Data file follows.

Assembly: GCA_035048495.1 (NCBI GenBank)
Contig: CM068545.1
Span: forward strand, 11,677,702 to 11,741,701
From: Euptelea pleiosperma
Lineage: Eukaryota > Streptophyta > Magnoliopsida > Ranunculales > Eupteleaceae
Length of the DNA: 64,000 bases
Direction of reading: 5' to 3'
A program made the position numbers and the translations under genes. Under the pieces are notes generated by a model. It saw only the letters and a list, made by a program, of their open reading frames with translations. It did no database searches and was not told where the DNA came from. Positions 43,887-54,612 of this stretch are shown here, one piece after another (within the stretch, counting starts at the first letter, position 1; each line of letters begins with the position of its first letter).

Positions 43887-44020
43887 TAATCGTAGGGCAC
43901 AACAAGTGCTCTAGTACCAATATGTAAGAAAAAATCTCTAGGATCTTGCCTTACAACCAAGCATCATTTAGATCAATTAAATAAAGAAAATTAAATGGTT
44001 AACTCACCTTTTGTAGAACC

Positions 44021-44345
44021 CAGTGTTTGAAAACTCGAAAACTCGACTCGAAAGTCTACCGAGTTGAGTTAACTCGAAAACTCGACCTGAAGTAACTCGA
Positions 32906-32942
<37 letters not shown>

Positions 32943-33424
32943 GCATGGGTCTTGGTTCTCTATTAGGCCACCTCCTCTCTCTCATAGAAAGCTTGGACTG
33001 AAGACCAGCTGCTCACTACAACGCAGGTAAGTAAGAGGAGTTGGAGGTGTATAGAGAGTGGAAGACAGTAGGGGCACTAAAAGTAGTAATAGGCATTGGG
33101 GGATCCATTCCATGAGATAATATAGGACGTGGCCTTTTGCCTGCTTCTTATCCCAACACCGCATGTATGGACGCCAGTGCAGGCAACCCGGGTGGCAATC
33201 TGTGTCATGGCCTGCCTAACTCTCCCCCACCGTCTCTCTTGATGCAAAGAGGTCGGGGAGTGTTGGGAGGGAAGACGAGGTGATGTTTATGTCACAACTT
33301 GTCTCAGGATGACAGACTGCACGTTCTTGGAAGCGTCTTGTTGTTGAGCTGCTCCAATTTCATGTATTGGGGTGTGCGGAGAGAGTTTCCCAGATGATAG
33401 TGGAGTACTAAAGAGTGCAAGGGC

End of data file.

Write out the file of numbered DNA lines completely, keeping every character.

Assembly: GCA_035048495.1 (NCBI GenBank)
Contig: CM068545.1
Span: forward strand, 11,677,702 to 11,741,701
From: Euptelea pleiosperma
Lineage: Eukaryota > Streptophyta > Magnoliopsida > Ranunculales > Eupteleaceae
Length of the DNA: 64,000 bases
Direction of reading: 5' to 3'
A program made the position numbers and the translations under genes. Under the pieces are notes generated by a model. It saw only the letters and a list, made by a program, of their open reading frames with translations. It did no database searches and was not told where the DNA came from. Positions 43,887-54,612 of this stretch are shown here, one piece after another (within the stretch, counting starts at the first letter, position 1; each line of letters begins with the position of its first letter).

Positions 43887-44020
43887 TAATCGTAGGGCAC
43901 AACAAGTGCTCTAGTACCAATATGTAAGAAAAAATCTCTAGGATCTTGCCTTACAACCAAGCATCATTTAGATCAATTAAATAAAGAAAATTAAATGGTT
44001 AACTCACCTTTTGTAGAACC

Positions 44021-44345
44021 CAGTGTTTGAAAACTCGAAAACTCGACTCGAAAGTCTACCGAGTTGAGTTAACTCGAAAACTCGACCTGAAGTAACTCGA
Positions 32906-32942
<37 letters not shown>

Positions 32943-33424
32943 GCATGGGTCTTGGTTCTCTATTAGGCCACCTCCTCTCTCTCATAGAAAGCTTGGACTG
33001 AAGACCAGCTGCTCACTACAACGCAGGTAAGTAAGAGGAGTTGGAGGTGTATAGAGAGTGGAAGACAGTAGGGGCACTAAAAGTAGTAATAGGCATTGGG
33101 GGATCCATTCCATGAGATAATATAGGACGTGGCCTTTTGCCTGCTTCTTATCCCAACACCGCATGTATGGACGCCAGTGCAGGCAACCCGGGTGGCAATC
33201 TGTGTCATGGCCTGCCTAACTCTCCCCCACCGTCTCTCTTGATGCAAAGAGGTCGGGGAGTGTTGGGAGGGAAGACGAGGTGATGTTTATGTCACAACTT
33301 GTCTCAGGATGACAGACTGCACGTTCTTGGAAGCGTCTTGTTGTTGAGCTGCTCCAATTTCATGTATTGGGGTGTGCGGAGAGAGTTTCCCAGATGATAG
33401 TGGAGTACTAAAGAGTGCAAGGGC